How Is The Ravens Compensation Fairing?
Running back J.K. Dobbins was the main acquisition of the Hurst trade. He left Ohio State with the second-most career rushing yards (4,459) in school history after leading the Big 10 in rushing yards in 2019. His 2,003 rushing yards and 21 rushing touchdowns that season were each good for third in the entire NCAA.
Since becoming a Raven, Dobbins has had some growing pains. The Ravens rushing offense set the all-time record for yards in a single season last year but has taken a noticeable step back in 2020. While Baltimore’s offense currently ranks second in the NFL in rushing yards, it has largely been due to Jackson’s ability to use his legs. Last season’s MVP is currently averaging 5.8 yards per attempt and has totaled 524 yards through nine games. The Ravens as a team are averaging 5.02 yards per rushing attempt — down from 5.53 in 2019.
Despite a drop in overall production, Dobbins has been debatably the Ravens best running back. He is currently averaging the most yards per attempt on the team and is the only running back with over five catches (15). His 113 rushing yards against the Pittsburgh Steelers were also a high by any Raven this season. Dobbins’ only problem has been his consistency. Three of Dobbins’ four most productive games came in games in which he has had five or fewer touches. In five of the six games that Dobbins had six or more touches, he has totaled over 35 scrimmage yards just once.
Dobbins is still just a rookie so consistency will come as he matures. His next step will be performing better when called upon. A heavier workload for Dobbins has not translated to more success yet in 2020.
Can Baltimore Fortify Their Tight End Spot in 2020?
With just one tight end on the roster following the injury to Boyle, Ravens general manager Eric DeCosta elected to bring in veteran Luke Willson. Since being selected in the fifth round of the 2013 NFL Draft, Willson has spent part of eight seasons in the NFL. The 30-year-old played his first five seasons with the Seattle Seahawks before spending one season as a Detroit Lion. He then returned to the Seahawks for each of the 2019 and 2020 seasons before being cut in early November of this year.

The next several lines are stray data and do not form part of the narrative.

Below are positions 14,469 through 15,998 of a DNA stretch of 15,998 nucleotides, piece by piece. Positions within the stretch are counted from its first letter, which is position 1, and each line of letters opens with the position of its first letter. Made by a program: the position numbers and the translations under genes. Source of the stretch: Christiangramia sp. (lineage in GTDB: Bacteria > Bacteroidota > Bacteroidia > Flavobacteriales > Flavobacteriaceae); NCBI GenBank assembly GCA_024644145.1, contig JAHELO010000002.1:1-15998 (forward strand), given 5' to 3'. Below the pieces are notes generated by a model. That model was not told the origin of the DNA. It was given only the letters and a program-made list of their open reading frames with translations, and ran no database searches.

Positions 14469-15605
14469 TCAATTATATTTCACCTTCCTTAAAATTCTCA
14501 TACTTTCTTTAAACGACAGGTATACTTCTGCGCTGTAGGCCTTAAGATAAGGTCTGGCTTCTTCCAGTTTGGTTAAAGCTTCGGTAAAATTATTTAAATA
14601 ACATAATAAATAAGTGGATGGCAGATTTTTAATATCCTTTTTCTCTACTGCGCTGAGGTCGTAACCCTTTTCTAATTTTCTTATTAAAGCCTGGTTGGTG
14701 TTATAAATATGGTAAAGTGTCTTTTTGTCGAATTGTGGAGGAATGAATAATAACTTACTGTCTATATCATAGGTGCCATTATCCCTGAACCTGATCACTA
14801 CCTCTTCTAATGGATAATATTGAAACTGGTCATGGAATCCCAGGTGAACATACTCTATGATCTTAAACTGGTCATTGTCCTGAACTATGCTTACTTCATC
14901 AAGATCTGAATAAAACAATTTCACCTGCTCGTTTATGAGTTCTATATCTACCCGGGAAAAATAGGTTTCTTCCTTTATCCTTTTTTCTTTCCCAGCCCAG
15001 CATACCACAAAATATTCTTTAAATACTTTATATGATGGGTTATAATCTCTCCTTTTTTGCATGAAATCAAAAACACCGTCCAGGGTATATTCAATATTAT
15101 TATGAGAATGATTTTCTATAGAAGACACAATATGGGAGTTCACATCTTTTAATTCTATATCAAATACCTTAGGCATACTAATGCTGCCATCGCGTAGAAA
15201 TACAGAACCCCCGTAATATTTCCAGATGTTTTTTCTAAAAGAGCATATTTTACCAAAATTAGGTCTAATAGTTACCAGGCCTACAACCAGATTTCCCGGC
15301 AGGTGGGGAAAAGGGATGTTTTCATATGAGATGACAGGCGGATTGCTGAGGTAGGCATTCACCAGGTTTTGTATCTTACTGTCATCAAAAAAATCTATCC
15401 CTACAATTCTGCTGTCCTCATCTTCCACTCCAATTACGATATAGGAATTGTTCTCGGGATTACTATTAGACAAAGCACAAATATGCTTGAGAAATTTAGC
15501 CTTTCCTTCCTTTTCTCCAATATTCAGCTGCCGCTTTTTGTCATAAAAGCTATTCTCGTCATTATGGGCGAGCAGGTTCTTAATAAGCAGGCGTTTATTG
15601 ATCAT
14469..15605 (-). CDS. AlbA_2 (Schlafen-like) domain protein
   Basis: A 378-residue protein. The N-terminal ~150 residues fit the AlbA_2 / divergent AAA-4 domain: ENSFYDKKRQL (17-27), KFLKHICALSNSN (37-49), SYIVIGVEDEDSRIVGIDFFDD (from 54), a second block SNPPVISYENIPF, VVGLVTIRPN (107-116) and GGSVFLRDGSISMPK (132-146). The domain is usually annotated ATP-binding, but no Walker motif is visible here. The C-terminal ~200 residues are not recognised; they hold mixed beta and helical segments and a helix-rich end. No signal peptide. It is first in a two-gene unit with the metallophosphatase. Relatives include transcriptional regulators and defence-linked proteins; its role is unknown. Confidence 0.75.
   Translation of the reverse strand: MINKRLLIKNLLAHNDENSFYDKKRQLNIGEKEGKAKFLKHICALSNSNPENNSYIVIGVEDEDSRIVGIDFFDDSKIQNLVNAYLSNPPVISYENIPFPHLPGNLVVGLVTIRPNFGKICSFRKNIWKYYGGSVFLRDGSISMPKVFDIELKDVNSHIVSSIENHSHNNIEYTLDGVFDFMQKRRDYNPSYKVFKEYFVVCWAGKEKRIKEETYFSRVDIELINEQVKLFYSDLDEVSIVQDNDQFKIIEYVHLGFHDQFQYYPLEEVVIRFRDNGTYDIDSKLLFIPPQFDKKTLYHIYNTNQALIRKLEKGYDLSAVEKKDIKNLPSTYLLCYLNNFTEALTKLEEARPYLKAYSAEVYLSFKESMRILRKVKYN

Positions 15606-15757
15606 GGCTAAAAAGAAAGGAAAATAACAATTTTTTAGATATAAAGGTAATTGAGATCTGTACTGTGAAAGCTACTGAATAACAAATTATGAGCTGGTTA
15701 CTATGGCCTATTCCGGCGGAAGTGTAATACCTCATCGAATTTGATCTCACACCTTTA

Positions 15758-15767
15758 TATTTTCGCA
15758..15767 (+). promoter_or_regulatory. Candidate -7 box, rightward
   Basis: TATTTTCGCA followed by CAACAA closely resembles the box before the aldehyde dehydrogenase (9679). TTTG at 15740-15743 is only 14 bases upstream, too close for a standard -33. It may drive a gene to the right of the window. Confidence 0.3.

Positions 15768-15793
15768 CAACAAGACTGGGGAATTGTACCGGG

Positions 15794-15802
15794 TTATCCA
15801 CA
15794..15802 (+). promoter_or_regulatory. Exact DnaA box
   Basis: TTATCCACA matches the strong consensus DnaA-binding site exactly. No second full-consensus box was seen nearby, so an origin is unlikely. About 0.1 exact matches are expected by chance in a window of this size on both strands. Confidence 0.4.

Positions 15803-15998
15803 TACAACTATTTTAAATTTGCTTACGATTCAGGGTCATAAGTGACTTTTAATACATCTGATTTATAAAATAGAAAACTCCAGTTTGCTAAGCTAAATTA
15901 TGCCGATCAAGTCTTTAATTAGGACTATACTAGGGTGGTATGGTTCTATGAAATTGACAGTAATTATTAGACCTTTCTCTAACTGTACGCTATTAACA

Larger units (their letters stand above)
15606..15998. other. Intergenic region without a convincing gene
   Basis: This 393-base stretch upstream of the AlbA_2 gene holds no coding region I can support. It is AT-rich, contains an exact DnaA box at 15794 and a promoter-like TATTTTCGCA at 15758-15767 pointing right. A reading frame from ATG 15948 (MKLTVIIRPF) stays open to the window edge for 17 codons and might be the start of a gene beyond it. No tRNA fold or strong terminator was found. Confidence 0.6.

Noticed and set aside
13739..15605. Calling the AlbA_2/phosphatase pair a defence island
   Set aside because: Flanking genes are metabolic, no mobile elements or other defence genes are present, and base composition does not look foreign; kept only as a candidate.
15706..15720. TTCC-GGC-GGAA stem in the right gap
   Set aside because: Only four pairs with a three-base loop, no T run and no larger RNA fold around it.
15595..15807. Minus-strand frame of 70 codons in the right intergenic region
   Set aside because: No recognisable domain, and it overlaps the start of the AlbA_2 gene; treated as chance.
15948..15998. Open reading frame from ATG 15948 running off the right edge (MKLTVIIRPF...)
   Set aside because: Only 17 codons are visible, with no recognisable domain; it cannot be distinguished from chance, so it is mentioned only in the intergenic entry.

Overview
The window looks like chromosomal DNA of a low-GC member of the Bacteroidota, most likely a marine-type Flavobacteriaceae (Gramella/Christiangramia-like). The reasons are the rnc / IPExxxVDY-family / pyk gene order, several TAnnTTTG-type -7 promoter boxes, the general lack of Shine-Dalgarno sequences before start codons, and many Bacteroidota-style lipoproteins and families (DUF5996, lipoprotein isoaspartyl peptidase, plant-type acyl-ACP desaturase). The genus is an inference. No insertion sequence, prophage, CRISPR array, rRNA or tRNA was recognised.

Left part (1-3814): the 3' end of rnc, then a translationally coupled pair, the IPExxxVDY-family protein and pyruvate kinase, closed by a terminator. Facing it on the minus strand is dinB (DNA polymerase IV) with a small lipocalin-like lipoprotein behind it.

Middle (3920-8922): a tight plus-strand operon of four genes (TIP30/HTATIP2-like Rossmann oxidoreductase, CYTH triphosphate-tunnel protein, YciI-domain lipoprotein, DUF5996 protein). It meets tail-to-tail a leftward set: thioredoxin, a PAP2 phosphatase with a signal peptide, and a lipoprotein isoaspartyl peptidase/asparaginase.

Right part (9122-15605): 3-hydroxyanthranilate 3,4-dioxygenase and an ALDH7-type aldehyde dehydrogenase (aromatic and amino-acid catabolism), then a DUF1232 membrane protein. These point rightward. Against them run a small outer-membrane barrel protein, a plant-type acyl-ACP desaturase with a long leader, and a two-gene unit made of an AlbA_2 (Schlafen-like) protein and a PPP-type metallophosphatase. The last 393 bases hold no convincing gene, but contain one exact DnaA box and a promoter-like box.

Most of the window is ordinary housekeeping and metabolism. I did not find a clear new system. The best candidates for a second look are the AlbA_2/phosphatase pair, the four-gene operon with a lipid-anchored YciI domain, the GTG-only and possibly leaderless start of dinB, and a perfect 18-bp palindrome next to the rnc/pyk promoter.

Willson will now try and fill the void that Boyle has left in the blocking department. He has had to do a lot of run blocking in Seattle over the past few seasons and should be relied upon in a similar fashion in Baltimore. Replacing Boyle – debatably the best blocking tight end in the NFL – will be tough but the Ravens have very few options. Hurst did a decent amount of blocking as well as receiving last season and Willson should be involved in a similar way. Willson has 1,295 career receiving yards but has just 448 over the past five seasons.
Andrews’ 65 percent of offensive snaps played are easily a career-high through nine games this season, leaving the door open for Willson to get a lot of work. Like Andrews, Boyle had played 65 percent of offensive snaps through nine games in 2020. Offensive coordinator Greg Roman has no choice but to hope Willson can just be an adequate enough run blocker to not hinder the Ravens run game.
The Deal At A Glance
While there was likely no way to avoid an eventual move from Hurst, his presence is certainly missed. Baltimore’s trio of tight ends was such a large part of what made the Ravens offense so successful in 2019 and they have yet to find a viable replacement for that group of players. Hurst’s desire for a larger share of targets could only have kept him in Baltimore for so long and if not last off-season, he may have been on his way out this coming off-season. The deal was made as a long-term move and though it hasn’t paid off yet, could still turn into a win within the next few seasons. However, down to just one tight end from the big-three in 2019, the Ravens have a lot of work to do in replacing their production in 2020.